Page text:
In the end; “Buddy survived and made a seemingly miraculous recovery with little ill effect but it didn’t have to end that way and when my wife was making her tearful call for help I will tell you that the outcome was far from certain. This poor dog looked like he was falling apart at the seams. Frightened and confused; he staggered and stumbled when he attempted to move. Thirty minutes or so later he was walking around almost as if nothing had happened. But the woman at the Veterinary Clinic didn’t know that would be the result. This poor little dog could have laid there suffering for hours or days because we didn’t have $80 plus, lying around with nothing to do at 3am.

Now I realize this isn’t 1940 and I know many people will promise to pay when their pet is ill and then put it off when the emergency is over; especially if the animal dies. I know this and yet I still don’t get it.

I guess if I was a Veterinarian; I would probably go broke because there is no way I could have taken that call the other morning and not told the caller to bring her dog in to be treated; money or no. It seems a sad thing to me that a person goes through all the years of school it takes to become a Vet and then feels compelled to treat people and animals in this way.

When I was young; I admired veterinarians for their love of animals and I assumed their willingness to sacrifice their time and knowledge to relieve the pain and misery of the animals in their care. I know now and have for a long time that I was wrong. As far as I can see; most Veterinarians care little for the animals. They see their profession as just another job to be done for the money they can amass from it. They are willing to stand by mute and watch the suffering of small animals and their helpless and frightened owners unless they are well paid to pretend to care. I suppose most people would call me naïve or idealistic and I suppose they might be right on the second count. I am a bit idealistic and I sure wish there were a few more Veterinarians around who were idealistic; and caring and; human.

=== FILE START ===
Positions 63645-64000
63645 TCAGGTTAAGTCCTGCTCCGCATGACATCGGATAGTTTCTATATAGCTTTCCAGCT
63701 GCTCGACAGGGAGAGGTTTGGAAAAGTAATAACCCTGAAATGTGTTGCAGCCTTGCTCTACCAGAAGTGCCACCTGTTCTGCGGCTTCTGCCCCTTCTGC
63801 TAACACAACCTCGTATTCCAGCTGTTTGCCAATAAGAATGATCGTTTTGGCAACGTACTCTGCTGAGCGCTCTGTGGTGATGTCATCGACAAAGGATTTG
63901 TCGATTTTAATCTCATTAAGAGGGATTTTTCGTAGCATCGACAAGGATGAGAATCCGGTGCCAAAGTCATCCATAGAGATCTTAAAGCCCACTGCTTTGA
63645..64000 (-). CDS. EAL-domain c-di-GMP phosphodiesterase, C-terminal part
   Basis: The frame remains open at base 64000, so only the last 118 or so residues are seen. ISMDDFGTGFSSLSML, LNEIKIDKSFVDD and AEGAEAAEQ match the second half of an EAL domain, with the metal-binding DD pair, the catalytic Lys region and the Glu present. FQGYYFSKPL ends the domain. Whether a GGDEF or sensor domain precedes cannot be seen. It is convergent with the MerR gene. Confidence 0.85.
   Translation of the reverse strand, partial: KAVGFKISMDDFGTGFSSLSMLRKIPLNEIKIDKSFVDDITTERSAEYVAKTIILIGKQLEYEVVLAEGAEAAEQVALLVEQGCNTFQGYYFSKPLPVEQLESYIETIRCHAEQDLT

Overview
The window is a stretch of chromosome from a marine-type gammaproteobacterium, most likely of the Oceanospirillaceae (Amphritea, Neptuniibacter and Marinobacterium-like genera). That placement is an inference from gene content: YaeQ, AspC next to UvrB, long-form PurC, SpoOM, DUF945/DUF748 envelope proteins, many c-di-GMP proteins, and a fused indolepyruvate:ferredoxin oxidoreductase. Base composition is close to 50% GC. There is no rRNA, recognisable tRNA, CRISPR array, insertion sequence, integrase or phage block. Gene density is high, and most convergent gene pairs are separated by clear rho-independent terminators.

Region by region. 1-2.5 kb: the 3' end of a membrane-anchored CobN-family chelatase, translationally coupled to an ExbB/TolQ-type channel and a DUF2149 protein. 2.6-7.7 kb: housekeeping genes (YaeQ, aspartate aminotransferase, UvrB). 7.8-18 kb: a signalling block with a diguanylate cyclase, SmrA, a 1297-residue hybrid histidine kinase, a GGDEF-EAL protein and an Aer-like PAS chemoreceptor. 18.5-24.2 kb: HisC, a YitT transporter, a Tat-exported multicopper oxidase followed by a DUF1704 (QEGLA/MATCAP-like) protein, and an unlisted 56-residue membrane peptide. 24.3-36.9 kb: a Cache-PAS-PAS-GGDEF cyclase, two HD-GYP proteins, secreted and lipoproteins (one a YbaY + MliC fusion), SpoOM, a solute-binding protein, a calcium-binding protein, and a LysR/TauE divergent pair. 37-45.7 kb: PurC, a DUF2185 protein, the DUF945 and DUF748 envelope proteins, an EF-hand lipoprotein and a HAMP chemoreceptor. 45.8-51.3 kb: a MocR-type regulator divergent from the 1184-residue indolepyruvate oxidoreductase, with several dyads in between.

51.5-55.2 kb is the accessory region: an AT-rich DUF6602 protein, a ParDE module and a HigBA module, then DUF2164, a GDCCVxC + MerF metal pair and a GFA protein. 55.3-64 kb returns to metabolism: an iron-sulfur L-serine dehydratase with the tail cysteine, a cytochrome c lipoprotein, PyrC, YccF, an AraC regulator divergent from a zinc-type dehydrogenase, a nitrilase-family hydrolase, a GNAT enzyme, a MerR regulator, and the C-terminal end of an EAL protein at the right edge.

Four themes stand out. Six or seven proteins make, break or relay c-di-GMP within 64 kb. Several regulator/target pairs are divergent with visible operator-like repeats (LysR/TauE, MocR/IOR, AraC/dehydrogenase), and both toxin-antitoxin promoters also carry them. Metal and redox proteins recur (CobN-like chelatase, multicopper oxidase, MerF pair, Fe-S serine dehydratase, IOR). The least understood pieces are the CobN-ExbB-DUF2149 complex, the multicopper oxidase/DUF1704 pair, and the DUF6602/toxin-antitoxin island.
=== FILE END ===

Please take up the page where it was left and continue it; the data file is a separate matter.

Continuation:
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2 Comments

Posted by on July 27, 2012 in freedom, Veterinarians

 

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2 responses to “Sick As A Dog

  1. heretherebespiders

    July 27, 2012 at 19:25

    Oooh, I don’t know where to go with this. They don’t know you – they have no guarantee you won’t abscond with the treated dog never to be seen again. Especially if you don’t have a regular vet you can direct them toward as a character reference. Just because you wouldn’t doesn’t mean a lot of people would, and have – a lesson learned the hard way for people trying to do good. Then…there’s the middle-of-the-night thing. It costs more for a reason – an emergency is a big deal for those who are awake at 3 am and at work. This isn’t stocking shelves on the night shift at wallyworld, it’s real medicine from people who have trained hard and deserve recompense for having the education we do not, and they could choose to only be at work during ‘working hours’ but sacrificed what for most of us is normal life for being emergency vets. That’s a challenge, and it should cost more. I work in an area where we have humans who need emergency medical supplies at 3 am and we charge more because the people answering the phone and going out to someone’s house do not work nights; it’s a real hardship to do an 8+ hour day and then be woken up to a panicked situation, do all you can, and go back into work the next morning. But when someone is in a bad situation it still feels greedy to ask for more money, no matter why. After a few months of being the one on call you become callused, too. Which is why I didn’t become a vet – I never want to see a child crying over having a loved pet put down and shrug it off like it was nothing. So I’m with you here, and see the other side too – I’m a bit cursed with that sometimes!